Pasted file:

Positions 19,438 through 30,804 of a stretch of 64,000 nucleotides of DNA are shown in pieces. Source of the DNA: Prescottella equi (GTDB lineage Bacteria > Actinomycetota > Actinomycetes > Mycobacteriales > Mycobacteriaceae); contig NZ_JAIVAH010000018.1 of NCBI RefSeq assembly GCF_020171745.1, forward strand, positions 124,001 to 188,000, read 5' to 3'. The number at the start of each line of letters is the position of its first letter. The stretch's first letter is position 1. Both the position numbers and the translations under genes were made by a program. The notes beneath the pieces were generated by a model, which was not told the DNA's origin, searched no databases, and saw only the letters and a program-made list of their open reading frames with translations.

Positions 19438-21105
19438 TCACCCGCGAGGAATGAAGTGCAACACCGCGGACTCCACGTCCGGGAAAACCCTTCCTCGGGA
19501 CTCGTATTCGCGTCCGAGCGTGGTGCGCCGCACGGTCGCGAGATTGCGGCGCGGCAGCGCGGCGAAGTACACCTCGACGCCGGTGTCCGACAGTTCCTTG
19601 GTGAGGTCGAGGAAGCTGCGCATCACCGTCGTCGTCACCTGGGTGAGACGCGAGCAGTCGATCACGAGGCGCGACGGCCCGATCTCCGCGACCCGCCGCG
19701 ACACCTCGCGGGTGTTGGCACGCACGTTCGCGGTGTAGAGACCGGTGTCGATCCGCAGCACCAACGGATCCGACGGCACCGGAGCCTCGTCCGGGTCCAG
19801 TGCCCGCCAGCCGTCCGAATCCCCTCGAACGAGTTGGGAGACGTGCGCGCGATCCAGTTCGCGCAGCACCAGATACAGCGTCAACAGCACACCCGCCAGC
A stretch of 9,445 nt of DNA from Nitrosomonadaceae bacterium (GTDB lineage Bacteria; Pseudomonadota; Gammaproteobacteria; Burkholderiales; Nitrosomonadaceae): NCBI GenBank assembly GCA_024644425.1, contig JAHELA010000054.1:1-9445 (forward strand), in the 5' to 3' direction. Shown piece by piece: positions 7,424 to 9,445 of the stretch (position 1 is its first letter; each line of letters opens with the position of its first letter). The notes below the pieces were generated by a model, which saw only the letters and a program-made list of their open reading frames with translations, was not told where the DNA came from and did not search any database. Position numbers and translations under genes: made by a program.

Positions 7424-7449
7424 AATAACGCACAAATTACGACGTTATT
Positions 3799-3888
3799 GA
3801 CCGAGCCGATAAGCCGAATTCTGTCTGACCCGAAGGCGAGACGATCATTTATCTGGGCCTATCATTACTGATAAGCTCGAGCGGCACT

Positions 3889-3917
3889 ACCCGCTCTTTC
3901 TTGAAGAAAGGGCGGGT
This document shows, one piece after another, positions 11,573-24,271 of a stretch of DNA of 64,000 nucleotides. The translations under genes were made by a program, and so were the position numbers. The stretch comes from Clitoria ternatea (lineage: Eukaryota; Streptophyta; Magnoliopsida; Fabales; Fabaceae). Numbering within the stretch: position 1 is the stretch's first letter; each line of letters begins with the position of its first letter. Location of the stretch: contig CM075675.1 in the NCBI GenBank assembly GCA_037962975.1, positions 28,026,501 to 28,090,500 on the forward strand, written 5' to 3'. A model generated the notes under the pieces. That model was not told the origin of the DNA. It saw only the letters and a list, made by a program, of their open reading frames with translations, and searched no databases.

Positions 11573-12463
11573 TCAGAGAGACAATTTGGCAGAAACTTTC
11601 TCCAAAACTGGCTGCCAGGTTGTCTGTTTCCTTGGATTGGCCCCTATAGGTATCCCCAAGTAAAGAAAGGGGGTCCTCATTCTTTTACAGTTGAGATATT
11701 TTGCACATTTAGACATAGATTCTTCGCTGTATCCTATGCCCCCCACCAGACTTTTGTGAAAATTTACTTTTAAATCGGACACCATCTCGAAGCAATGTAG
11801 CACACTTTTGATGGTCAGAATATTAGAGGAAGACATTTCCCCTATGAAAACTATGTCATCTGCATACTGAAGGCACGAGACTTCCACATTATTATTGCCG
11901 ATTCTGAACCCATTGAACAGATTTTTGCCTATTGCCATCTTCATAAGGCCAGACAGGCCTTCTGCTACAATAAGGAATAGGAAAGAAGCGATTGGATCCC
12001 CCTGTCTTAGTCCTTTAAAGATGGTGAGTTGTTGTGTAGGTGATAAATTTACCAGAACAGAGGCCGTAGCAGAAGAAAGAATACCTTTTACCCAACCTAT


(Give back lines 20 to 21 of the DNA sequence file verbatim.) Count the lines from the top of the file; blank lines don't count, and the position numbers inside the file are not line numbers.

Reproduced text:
11601 TCCAAAACTGGCTGCCAGGTTGTCTGTTTCCTTGGATTGGCCCCTATAGGTATCCCCAAGTAAAGAAAGGGGGTCCTCATTCTTTTACAGTTGAGATATT
11701 TTGCACATTTAGACATAGATTCTTCGCTGTATCCTATGCCCCCCACCAGACTTTTGTGAAAATTTACTTTTAAATCGGACACCATCTCGAAGCAATGTAG